Nominet, the non-profit company in charge of Britain’s web address system, is suing one of its own members, Barnsley man Graeme Wingate, for defamation.
The charge is related to an online video on one of Mr Wingate’s websites, www.avoid.co.uk, that alleges its chief executive Lesley Cowley OBE (pictured) gave inaccurate evidence to an employment tribunal.
The company has rejected the allegations and has issued a claim for up to £100,000 in damages at the High Court.
But Mr Wingate, of Wakefield Road, Barnsley, a businessman who trades in web addresses, is unrepentant and has used his avoid.co.uk site to call for the removal of Mrs Cowley as Nominet chief executive on the basis of what he claims is her own testimony, and other tribunal evidence.
Nominet runs the registry that ensures web addresses connect people to websites.
Given the growing importance of the web for communications and commerce, the company, based in Oxford, is seen as part of critical national infrastructure and although operated privately is overseen by Government.
The video posted by Mr Wingate is about evidence given by Mrs Cowley to an employment tribunal hearing, at which Nominet was found to have unlawfully discriminated against its former legal and policy director, Emily Taylor. The tribunal concluded that Nominet management had engaged in ‘deception’ by using her disability as a ‘pretext’ for removing her from internal email lists, and awarded aggravated damages.
Mrs Cowley was cross examined on a number of issues, including editorial changes to an independent governance review, an executive bonus scheme, and off-the-books communications between Nominet and government officials that led to new laws that allow ministers to seize control of the company.
The video quotes and comments on an unofficial transcript of the cross examination.
Mr Wingate posted his video on his website and on YouTube. Access to the YouTube showing was blocked from Britain in November following a complaint from Nominet.
As a result the Barnsley man moved his website to a host in China in an attempt to resist further attempts to censor it.
And Mr Wingate now has his eyes on a High Court showdown.
“I fully believe in the independence of the High Court and that they will agree with my right as member of Nominet and a business owner to raise legitimate concerns I have made about individuals,” he said. “I have not attacked Nominet’s reputation as a company. I have attacked Mrs Cowley’s leadership and her conduct.
“And I am fully prepared to justify all my allegations in a court of law.”
Writing on his website, Mr Wingate says he has raised funds through private donations to hire a barrister to review any evidence against the Nominet directors.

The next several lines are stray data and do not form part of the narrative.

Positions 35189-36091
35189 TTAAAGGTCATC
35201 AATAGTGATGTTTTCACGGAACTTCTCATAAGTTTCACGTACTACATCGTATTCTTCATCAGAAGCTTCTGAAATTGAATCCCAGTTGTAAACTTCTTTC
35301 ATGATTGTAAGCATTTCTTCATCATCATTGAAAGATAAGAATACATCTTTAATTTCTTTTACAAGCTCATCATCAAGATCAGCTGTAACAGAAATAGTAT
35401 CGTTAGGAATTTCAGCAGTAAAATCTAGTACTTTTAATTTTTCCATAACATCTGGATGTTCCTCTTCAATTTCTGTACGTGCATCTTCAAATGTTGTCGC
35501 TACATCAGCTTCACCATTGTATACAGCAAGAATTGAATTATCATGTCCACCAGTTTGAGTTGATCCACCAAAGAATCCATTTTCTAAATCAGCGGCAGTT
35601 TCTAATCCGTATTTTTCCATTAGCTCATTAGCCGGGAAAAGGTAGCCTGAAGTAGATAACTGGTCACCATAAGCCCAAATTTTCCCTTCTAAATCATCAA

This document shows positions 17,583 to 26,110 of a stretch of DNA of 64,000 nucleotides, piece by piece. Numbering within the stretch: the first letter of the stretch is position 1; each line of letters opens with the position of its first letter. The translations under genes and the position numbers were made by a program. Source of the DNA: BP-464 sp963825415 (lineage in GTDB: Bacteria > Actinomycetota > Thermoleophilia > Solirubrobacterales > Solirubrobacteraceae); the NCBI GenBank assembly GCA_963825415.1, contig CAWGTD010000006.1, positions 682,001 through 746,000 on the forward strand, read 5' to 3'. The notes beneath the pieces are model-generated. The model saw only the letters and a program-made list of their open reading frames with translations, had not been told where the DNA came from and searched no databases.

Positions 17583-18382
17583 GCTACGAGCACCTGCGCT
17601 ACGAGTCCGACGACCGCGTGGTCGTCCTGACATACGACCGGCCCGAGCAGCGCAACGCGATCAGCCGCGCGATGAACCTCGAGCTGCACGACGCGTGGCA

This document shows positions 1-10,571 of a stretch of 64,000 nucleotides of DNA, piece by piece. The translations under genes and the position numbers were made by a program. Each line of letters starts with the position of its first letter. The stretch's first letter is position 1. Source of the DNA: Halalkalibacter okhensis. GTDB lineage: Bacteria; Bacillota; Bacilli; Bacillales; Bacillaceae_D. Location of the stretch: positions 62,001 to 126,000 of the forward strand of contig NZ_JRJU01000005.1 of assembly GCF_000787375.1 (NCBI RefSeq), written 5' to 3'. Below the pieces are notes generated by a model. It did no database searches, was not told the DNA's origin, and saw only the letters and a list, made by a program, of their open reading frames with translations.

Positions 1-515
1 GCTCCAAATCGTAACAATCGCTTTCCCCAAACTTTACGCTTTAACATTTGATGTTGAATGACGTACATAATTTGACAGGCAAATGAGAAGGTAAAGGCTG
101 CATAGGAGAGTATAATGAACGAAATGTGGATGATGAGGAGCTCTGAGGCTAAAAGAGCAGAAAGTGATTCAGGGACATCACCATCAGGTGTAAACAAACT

He added: “I fully believe in the independence of the High Court and that it will agree with my right as a member of Nominet and a business owner who uses .uk domains to raise legitimate concerns about individuals.”
As a member of Nominet, the businessman has similar voting rights as shareholders in other companies.
Mr Wingate is also attacking Nominet’s proposed plan to introduce a more costly new type of web address.
The company wants to sell ‘secure’ web addresses ending in just ‘.uk’ rather than ‘.co.uk’ or ‘.org.uk’. However Mr Wingate and others, including children’s charities, have said the plan will not protect the public and will cost businesses even more money to operate online.
Nominet, which is also seeking an injunction to prevent further publication of the allegations, responded with a statement which read:
“It is with regret that we have today issued formal legal proceedings in the High Court against Graeme Wingate and his company That Internet Limited for publication of defamatory content. We are seeking an injunction to remove this content and prevent its publication in future.
“While we are entirely comfortable with legitimate protest about Nominet’s actions or proposals, there are assertions about Nominet and our CEO published on the avoid.co.uk and that.co.uk sites that are untrue and defamatory.
“The Board is united in its view that harassment and victimisation of our staff is unacceptable, and that Nominet should take appropriate action to support staff and protect our reputation.
“We have written to Mr Wingate and That Internet Limited to inform them that we have been advised that some of their content is defamatory, but our attempts to encourage them to remove the content, discuss the matter or enter into mediation have been rejected.”